If a military veteran went to the hospital with an obvious wound, it’s natural to expect that treatment would commence without delay. But not every war injury is immediately apparent or visible to the untrained eye.

With the wind-down of military operations in Iraq and Afghanistan, thousands of the returning troops are seeking care for mental-health issues stemming from their service experiences. But the Veterans Affairs Department’s inspector general says many of those vets aren’t being seen as quickly as they should be — and the VA’s flawed tracking system gives a false picture of the problem’s magnitude. Even though the Veterans Health Administration reported in 2011 that 95 percent of veterans received a comprehensive mental exam within 14 days of requesting one (the time frame in agency policy), the actual number was 49 percent, the inspector general reported last week.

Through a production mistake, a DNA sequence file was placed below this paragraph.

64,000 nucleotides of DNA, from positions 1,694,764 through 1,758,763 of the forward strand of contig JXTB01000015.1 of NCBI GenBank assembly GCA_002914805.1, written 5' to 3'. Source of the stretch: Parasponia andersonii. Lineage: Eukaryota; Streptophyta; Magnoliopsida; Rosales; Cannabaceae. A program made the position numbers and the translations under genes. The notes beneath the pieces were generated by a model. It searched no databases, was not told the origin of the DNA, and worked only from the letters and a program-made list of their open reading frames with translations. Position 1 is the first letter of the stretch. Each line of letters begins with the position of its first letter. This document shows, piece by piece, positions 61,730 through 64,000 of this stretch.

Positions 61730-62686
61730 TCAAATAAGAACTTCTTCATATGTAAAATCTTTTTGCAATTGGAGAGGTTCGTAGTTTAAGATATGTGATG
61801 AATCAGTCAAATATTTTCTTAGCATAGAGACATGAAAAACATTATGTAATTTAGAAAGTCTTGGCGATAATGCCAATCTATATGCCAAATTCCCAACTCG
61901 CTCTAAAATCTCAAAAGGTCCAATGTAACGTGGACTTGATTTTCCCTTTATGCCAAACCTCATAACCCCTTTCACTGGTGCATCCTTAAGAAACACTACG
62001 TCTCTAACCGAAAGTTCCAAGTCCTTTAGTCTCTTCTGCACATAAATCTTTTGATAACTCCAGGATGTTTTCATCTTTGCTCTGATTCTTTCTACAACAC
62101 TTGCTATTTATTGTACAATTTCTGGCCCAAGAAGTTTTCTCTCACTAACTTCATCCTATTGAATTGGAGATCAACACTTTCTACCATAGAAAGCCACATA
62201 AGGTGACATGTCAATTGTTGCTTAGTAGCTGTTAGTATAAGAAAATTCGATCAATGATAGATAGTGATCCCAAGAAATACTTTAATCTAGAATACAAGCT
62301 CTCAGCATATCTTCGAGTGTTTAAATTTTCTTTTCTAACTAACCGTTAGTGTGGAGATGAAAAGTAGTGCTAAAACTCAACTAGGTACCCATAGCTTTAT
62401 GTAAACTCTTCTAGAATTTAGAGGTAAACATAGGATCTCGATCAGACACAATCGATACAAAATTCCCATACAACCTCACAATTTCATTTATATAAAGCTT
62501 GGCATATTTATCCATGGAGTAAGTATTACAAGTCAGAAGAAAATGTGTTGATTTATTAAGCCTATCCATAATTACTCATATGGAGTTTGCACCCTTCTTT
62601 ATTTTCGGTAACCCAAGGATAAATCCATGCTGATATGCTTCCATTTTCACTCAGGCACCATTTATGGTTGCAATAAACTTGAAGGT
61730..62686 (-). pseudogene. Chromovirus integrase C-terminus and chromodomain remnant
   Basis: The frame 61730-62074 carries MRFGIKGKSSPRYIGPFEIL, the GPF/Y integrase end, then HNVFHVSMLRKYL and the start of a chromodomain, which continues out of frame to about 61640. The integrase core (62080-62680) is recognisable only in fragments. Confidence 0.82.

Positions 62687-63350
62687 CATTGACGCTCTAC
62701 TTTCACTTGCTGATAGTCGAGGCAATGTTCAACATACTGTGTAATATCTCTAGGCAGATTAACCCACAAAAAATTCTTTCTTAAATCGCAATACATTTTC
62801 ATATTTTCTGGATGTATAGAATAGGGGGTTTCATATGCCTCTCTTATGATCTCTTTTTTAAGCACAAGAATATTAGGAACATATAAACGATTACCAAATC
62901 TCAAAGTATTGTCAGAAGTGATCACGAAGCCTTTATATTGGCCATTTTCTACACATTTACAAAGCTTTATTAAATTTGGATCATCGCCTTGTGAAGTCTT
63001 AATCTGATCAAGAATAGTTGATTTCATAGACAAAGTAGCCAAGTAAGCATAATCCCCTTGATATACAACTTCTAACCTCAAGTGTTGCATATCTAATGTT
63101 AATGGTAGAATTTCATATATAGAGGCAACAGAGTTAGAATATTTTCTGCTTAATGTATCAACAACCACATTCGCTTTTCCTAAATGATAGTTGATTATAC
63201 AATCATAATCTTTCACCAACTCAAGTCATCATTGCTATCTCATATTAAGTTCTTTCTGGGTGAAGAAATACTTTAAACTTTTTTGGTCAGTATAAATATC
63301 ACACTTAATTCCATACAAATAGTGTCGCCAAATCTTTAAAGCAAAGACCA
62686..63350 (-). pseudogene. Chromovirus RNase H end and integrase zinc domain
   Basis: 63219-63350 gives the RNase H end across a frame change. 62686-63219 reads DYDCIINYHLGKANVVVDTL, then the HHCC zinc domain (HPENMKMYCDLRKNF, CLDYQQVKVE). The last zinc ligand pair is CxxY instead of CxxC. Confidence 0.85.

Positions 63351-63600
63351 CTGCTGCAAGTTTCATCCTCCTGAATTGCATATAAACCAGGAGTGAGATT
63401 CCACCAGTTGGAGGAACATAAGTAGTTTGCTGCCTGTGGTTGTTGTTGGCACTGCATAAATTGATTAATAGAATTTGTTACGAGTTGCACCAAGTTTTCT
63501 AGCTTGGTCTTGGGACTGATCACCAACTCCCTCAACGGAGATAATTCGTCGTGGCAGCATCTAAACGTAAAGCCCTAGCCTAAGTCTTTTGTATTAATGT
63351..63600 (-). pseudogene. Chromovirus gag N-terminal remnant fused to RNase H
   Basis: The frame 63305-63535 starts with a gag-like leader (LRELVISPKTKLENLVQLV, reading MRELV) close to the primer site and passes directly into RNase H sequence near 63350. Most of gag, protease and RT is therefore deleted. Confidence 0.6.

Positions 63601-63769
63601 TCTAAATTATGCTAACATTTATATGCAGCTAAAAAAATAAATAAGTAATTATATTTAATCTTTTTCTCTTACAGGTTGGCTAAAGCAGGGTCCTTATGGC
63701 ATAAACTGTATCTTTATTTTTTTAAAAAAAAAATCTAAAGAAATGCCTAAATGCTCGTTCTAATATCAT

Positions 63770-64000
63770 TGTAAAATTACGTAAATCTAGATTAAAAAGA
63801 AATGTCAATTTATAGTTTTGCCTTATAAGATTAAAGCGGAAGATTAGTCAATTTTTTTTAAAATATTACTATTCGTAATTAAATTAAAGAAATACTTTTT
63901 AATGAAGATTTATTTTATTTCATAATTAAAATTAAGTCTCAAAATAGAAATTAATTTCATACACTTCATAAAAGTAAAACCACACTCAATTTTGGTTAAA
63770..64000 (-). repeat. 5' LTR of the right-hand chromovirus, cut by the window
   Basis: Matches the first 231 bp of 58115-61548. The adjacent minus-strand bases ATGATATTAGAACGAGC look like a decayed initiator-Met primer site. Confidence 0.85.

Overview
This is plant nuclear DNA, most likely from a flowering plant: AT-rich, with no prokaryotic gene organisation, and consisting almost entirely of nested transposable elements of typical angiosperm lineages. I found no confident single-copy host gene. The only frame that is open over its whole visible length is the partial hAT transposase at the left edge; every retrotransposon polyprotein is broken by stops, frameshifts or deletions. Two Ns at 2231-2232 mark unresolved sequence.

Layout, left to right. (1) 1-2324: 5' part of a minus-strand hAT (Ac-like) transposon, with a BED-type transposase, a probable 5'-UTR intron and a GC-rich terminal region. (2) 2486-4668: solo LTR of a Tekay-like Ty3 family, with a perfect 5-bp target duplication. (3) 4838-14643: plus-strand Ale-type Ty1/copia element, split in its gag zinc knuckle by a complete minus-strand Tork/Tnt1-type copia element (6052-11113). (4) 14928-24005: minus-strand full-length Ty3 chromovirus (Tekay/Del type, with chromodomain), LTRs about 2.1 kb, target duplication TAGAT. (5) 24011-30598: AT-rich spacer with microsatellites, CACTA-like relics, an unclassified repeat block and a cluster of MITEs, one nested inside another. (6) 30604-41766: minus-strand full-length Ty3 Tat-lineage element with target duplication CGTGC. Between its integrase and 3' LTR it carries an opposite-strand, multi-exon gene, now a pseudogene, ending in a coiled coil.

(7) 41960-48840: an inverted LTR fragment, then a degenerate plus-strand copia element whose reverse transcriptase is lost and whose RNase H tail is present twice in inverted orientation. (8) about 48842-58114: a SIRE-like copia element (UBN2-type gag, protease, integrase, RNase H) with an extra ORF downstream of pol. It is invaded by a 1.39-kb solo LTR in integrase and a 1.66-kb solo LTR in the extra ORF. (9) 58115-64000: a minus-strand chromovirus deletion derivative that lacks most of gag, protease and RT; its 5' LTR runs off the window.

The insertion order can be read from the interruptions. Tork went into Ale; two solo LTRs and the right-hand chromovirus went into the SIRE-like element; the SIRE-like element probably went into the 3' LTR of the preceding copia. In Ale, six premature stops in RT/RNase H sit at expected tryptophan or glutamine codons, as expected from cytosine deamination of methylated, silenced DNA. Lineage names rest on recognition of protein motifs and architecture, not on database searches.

This is unacceptable.

Providing these services is an obligation the American public has to those who’ve served, and it must be fulfilled as diligently as they served us.